Part 1 of the Wigston '06 Adventure Update
|Wigston on Cake
After Team Cella completed the first known raft decent of Oh be Joyful in 2005, we decided it was time
for them to step it up a bit. After work one Friday, Team Cella and some members of the elite Chunderposse
(followers of the legendary Chunderboy), loaded up six high performance creek boats, courtesy of CKS, and one
11.5’ raft into our vehicles. Included on this team were two cliff-hucking Chesapeake Bay Retrievers and a
Beagle named Rebel. Complete with New York Strips and a gourmet breakfast, we headed to the North Fork of the
We set up camp in a meadow near the put-in with surrounding views of Snowmass Mountain, the Maroon Bells
and other awe-inspiring 14ers. After lunch and a shower under a 40-foot waterfall on one of the tributaries,
we decided it was time to go kayaking. As we were getting ready, Tommy Hilleke, the last member of our crew
arrived with his wife Polly and eight-month old son Kelly Rivers (KR). Tommy, Andy Blakeslee, Sean Lee, and
I geared up and went paddling. Due to a wood situation in the Crux, we decided to just lap the first four drops.
Drop 1, Cake is a long 50’ stair stepping slide. Drop 2, Icing is the best drop on the run and is a very steep 40’
slide with a launch ramp at the end. After Icing is drop 3, the pinch, which is a narrow slot best run with a boof
on the right followed by drop 4, the most perfect 8’ boof there is.
|Raggedy Andy putting the Icing on the Cake
After four laps, we returned to camp to find Team Cella completely wasted. The team captain, Chris Cella,
was chasing the dogs in his underwear with his belly hanging out, his brother Pete was passed out in a camp chair
drooling, and Ryan “the Lion” McGowan was hitting on some hippie backpackers with dreadlocks. At this point, we
joined the fun. After lots of beer, whiskey, New York Strips, and plenty of exaggerated river stories, everyone
hit the sack.
|Sean Lee Icing
The crew slowly awoke the next day, to the smell of bacon and eggs cooking in Chris’s portable kitchen.
After breakfast and several cups of coffee, we decided it was time for Team Cella to make the first raft decent
of The North Fork. We walked down to the creek to scout and make a safety plan. Cake and Icing were good to go,
and we could set safety below Icing. The next drop, The Pinch, would be tough, due to a dangerous log across
the left channel. Sean, Tommy, and I set up in a strong safety position below Icing, with ropers on both sides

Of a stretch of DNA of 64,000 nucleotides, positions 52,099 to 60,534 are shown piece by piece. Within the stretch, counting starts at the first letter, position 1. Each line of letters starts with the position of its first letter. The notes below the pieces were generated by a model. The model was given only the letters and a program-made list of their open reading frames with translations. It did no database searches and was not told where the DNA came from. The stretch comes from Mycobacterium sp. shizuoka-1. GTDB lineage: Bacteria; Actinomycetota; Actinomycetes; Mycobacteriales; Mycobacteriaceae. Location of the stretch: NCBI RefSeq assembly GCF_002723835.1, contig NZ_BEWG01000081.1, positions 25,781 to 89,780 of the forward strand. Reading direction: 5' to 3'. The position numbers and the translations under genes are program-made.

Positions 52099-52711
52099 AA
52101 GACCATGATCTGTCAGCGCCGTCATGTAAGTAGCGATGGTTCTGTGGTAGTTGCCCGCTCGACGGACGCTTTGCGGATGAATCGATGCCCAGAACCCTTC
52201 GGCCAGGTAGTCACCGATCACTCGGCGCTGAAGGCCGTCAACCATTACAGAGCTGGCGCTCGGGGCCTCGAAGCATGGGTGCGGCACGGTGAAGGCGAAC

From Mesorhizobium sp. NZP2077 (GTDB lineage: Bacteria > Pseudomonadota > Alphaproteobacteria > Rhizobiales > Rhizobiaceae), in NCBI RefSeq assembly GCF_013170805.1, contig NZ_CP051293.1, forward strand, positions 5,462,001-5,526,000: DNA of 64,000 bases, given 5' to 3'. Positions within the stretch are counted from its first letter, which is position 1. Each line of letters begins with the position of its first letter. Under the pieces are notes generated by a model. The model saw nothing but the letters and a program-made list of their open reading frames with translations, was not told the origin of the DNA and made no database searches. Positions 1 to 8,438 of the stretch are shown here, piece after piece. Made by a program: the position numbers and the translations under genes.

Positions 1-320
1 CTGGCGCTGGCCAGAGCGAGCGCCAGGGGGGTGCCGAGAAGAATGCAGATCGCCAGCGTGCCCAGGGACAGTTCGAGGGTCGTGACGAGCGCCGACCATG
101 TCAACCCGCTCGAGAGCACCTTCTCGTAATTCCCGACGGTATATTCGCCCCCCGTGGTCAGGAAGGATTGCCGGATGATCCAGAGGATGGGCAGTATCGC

anchored in to the riverbank. Raggedy Andy was set as a chase boater in the eddy.
|Wigston speeding towards the perfect 8
We started getting nervous for our friends who were currently contemplating their own sanity at the put-in.
We waited, and eventually heard the camera crew cheering. They had launched right above Cake. I couldn’t see
anything from my position, but the crew on the other side of the creek alerted me that they were coming.
A second later a large yellow raft fired down Icing, nailing the boof better than most kayakers, and landed
in the pool, inches from flipping over. We grabbed the raft and pulled them to the river right bank. Half of
the crew ran down below the pinch to set safety while Team Cella calmed their nerves. Once we were set up below,
they slid back into the creek to run the Pinch. Unfortunately, it’s called the Pinch for a reason. The reason is
that there isn’t enough room for a raft to fit through. As they entered the drop, they were pushed into the left
wall and dump trucked. We now had three swimmers. Chris was able to climb back into the raft as I threw a rope to
try to pull them to shore. All three of them grabbed the rope as they started floating into the next 8’ drop. Due
to the strong current they let go and jumped off the next waterfall, which landed in a safe pool. The raft however,
continued downstream and into the inner gorge.
|Team Cella stomping the boof at Icing: Photo by Tommy Hilleke
The whole team began running down the trail to intercept it. Tommy reached it first where it was pinned in the
entrance to the Crux. After a heroic down climb into the gorge, he was able to hook a line to the raft’s D-ring.
The canyon was about 50’ deep where it was pinned, so it had to be hoisted straight up and out of the creek to the
rim. The rafting adventure was now over. Team Cella retreated back to camp for more drinking, while the rest of us
kayakers made some more laps. Eventually, we decided we had better head home. It was hard to leave such a
spectacular place, but I’m sure we’ll be back next year.